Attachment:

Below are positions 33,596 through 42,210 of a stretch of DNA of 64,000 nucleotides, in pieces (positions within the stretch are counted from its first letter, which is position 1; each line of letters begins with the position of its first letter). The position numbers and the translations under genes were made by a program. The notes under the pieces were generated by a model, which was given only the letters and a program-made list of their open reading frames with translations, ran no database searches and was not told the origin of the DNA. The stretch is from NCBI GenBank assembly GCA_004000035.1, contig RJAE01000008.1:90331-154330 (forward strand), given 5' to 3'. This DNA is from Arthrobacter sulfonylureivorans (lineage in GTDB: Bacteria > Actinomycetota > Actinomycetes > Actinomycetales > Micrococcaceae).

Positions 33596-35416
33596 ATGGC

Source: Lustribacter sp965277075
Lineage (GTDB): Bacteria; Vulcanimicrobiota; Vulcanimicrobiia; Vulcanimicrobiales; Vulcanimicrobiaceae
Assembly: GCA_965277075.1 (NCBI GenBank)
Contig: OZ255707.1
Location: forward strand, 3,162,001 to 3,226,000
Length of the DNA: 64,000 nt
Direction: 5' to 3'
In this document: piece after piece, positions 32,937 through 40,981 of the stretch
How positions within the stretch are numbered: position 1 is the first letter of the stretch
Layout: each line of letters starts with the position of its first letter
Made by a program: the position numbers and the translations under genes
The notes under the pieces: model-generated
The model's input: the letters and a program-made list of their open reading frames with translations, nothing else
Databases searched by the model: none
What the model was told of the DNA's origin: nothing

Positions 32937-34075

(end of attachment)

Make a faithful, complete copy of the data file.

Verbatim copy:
Below are positions 33,596 through 42,210 of a stretch of DNA of 64,000 nucleotides, in pieces (positions within the stretch are counted from its first letter, which is position 1; each line of letters begins with the position of its first letter). The position numbers and the translations under genes were made by a program. The notes under the pieces were generated by a model, which was given only the letters and a program-made list of their open reading frames with translations, ran no database searches and was not told the origin of the DNA. The stretch is from NCBI GenBank assembly GCA_004000035.1, contig RJAE01000008.1:90331-154330 (forward strand), given 5' to 3'. This DNA is from Arthrobacter sulfonylureivorans (lineage in GTDB: Bacteria > Actinomycetota > Actinomycetes > Actinomycetales > Micrococcaceae).

Positions 33596-35416
33596 ATGGC

Source: Lustribacter sp965277075
Lineage (GTDB): Bacteria; Vulcanimicrobiota; Vulcanimicrobiia; Vulcanimicrobiales; Vulcanimicrobiaceae
Assembly: GCA_965277075.1 (NCBI GenBank)
Contig: OZ255707.1
Location: forward strand, 3,162,001 to 3,226,000
Length of the DNA: 64,000 nt
Direction: 5' to 3'
In this document: piece after piece, positions 32,937 through 40,981 of the stretch
How positions within the stretch are numbered: position 1 is the first letter of the stretch
Layout: each line of letters starts with the position of its first letter
Made by a program: the position numbers and the translations under genes
The notes under the pieces: model-generated
The model's input: the letters and a program-made list of their open reading frames with translations, nothing else
Databases searched by the model: none
What the model was told of the DNA's origin: nothing

Positions 32937-34075